When my daughter died--The Woodcutter's Tale

When my daughter died, my father wrote this short fairytale. It helped me, and perhaps it will help you if you or your children are experiencing loss.

When my daughter died, my father wrote this short fairytale for me. It helped me, and I hope it helps you if you or your children are experienceing a loss.

The Woodcutter's Tale

by Richard W. Avazian

Once upon a time long, long ago in a far-away land lived Patrius, a woodcutter, and his wife Matilda.  They had a 19-year-old daughter, Filia and a ten-year-old son Stefan.
It came to pass that the countryside was ravaged by sickness accompanied by high fever that caused many to perish.  Stefan was stricken and shortly became very ill.  The woodcutter summoned the old midwife, a gray-haired woman who also served as a doctor.  “Patrius, Matilda, I am sorry to tell you that Stefan is beyond my help and must soon die.”
Struck speechless by this pronouncement, they heard the neighing and hoof beats of horses outside their cottage.  Patrius went out to discover that the princess in her royal coach had stopped.  “I was returning to my castle when I heard your son was sick.  Bring me to him.”  Patrius led the Princess inside and she beheld the dying Stefan.  “Let me take him home with me and I will heal him.  However, I will keep him with me as I have no sons after four years of marriage.”  Although it broke their hearts, Patrius and Matilda agreed for they knew it was best for Stefan.

The Princess herself picked Stefan up to carry him to the carriage.  As soon as the Princess lifted him, Stefan started to look better.  The Princess placed him in the coach seat opposite her and the coach drove off, leaving the couple waving goodbye with tear-stained faces.
Life was not the same in the little cottage, although the family seemed closer together then ever before. Their shared grief was an invisible weight pressing upon their shoulders, made bearable only by the sharing.

Three days after Stefan’s departure, a white dove appeared and made a nest in their thatched roof.  Strangely, the family felt comforted by the presence of the dove that never left their roof.  Patrius always looked for it when he returned from his wood-cutting forays into the forest.  Matilda and Filia often looked up when they were doing their outdoor chores to see if the dove was still there and to experience the sense of consolation and protection, which seemed to emanate from the dove.

After a few years, Filia married a cooper and moved to a village about ten miles distant. Though they missed their daughter greatly, the couple now had the dove
for company. 
Finally, stricken with years, the old couple became weaker and weaker and sensed that they both were going to die.  Patrius said, “Let us go outside, bring our bench and sit on it, hold hands and look at our dove.”  Matilda agreed and they brought their bench outside. 

They settled themselves on the bench and faced their cottage, but were surprised to see that the dove was no longer on the roof.  Finally growing too feeble to move, they heard the sound of horses’ hooves.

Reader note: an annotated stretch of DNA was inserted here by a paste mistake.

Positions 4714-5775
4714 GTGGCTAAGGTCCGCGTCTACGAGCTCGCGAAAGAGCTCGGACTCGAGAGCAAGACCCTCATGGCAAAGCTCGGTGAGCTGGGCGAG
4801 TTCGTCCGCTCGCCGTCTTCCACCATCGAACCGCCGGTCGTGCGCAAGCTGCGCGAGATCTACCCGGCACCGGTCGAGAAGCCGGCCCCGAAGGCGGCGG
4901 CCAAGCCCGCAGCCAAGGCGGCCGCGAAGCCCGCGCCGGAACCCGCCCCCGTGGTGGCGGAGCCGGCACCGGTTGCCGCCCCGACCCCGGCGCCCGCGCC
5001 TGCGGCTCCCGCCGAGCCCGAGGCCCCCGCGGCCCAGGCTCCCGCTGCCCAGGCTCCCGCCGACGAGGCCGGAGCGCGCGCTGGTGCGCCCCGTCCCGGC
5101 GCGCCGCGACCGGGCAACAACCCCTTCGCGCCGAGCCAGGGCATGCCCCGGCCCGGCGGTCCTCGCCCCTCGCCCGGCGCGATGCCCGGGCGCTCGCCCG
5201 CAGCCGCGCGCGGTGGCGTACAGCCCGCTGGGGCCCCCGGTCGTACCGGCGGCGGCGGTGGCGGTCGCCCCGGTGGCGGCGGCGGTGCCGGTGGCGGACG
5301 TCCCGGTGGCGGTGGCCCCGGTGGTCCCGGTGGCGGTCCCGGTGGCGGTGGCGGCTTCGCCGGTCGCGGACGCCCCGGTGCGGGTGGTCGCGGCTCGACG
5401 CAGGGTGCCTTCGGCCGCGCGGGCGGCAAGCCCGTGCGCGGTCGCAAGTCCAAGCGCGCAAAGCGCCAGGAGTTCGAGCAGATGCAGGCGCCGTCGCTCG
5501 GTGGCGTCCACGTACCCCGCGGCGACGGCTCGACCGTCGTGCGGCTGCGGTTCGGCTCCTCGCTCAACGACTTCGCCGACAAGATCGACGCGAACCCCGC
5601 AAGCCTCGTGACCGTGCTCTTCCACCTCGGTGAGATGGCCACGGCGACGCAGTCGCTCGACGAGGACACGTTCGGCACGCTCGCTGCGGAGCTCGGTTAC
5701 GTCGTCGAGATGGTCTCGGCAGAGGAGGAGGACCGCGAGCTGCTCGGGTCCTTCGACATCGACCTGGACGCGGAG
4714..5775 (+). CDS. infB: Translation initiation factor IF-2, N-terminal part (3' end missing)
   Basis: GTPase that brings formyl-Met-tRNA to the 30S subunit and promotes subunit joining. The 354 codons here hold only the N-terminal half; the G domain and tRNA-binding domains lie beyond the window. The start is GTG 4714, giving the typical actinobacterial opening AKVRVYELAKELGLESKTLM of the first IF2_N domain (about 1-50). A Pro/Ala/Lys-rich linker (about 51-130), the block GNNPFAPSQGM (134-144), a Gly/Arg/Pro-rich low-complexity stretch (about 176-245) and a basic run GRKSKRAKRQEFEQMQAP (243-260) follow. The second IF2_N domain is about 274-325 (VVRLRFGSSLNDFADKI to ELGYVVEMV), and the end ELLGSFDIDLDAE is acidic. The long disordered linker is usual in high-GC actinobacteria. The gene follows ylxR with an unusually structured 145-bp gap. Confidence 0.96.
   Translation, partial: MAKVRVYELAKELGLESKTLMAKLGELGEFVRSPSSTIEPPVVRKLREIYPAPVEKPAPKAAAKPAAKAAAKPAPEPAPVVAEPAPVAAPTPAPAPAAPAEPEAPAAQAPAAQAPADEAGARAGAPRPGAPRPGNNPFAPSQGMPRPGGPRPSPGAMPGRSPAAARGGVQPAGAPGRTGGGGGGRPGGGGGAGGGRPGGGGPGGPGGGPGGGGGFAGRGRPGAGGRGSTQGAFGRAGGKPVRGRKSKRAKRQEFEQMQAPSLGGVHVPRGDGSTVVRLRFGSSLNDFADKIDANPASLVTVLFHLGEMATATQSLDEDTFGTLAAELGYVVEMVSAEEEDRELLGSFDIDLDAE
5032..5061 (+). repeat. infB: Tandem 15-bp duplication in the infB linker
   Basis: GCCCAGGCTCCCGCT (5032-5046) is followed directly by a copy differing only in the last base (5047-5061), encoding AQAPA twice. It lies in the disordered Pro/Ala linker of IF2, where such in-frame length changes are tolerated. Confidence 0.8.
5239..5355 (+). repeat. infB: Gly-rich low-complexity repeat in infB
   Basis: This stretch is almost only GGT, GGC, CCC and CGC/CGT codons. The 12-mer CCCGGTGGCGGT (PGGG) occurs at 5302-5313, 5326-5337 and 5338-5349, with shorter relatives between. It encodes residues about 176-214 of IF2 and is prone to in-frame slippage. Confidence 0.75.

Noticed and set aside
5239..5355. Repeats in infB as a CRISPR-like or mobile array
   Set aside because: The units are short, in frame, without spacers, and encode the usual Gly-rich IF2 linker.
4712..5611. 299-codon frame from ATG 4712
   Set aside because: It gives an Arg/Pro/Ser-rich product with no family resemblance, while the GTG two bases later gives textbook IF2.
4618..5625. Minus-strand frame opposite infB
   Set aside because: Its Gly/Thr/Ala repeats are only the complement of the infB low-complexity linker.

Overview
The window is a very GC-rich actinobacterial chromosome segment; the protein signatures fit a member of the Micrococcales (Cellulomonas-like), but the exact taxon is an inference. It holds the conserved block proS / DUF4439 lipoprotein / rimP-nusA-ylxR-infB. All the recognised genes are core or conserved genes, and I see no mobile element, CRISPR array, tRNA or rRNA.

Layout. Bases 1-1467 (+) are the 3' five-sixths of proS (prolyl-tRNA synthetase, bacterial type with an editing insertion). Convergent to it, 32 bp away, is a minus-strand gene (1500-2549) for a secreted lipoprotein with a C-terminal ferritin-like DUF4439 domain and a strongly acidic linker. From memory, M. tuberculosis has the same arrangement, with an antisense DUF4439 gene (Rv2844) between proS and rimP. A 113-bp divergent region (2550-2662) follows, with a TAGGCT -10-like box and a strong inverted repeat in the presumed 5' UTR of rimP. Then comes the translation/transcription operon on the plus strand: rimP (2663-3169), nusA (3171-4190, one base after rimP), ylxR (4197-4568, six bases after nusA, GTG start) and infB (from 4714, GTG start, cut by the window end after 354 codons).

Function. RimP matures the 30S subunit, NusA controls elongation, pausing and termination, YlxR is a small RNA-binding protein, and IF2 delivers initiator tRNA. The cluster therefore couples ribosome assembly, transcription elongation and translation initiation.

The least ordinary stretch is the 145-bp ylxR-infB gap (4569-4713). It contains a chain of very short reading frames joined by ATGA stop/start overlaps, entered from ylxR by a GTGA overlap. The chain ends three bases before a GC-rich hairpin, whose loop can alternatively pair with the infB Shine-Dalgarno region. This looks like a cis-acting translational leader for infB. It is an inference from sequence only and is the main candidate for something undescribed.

With their last breaths, they beheld the royal coach approaching.  As the coach drew near, they saw a smiling Stefan inside, dressed in shining white garments and looking every inch a Prince.  “Come home with me,” said Stefan. Overjoyed and amazed that they suddenly no longer felt feeble, the couple stepped into the coach. 

As the coach started to pull away, Patrius and Matilda looked back to see if their dove had returned.  But the dove, no longer being needed, was gone. This disappointment was replaced by their boundless joy at seeing how happy Stefan had been and by knowing they would be with Stefan forever in their new home.


The Woodcutter's Tale was written by my father, Richard W. Avazian, when his granddaughter, my daughter Elizabeth Saunders, died. It is an excerpt from my memoir, "Anything But a Dog! The perfect pet for a girl with congenital CMV cytomegalovirus)", which is about Elizabeth and a homeless, old dog who found his way to her side.

If you would like to read about my daughter's life with her big, tomboy sister and
a series of dysfunctional pets, Anything But a Dog! is available as a soft cover through the National Congenital CMV Registry, where a portion of the proceeds goes to CMV research and parent support. Anything But a Dog!  is also available as an e-book through Amazon.

Congenital CMV is the leading viral cause of birth defects--causing more disabilities than Down syndrome.

The image was done by Elizabeth's aunt, Marianne

This post is contributed by a community member. The views expressed in this blog are those of the author and do not necessarily reflect those of Patch Media Corporation. Everyone is welcome to submit a post to Patch. If you'd like to post a blog, go here to get started.

Lisa Saunders February 11, 2013 at 09:06 PM
FREE e-book, “Surviving Loss: The Woodcutter's Tale,” now includes comments on the grieving process and how to move forward by a licensed clinical social worker from Mystic, CT. See: https://www.smashwords.com/books/view/283862


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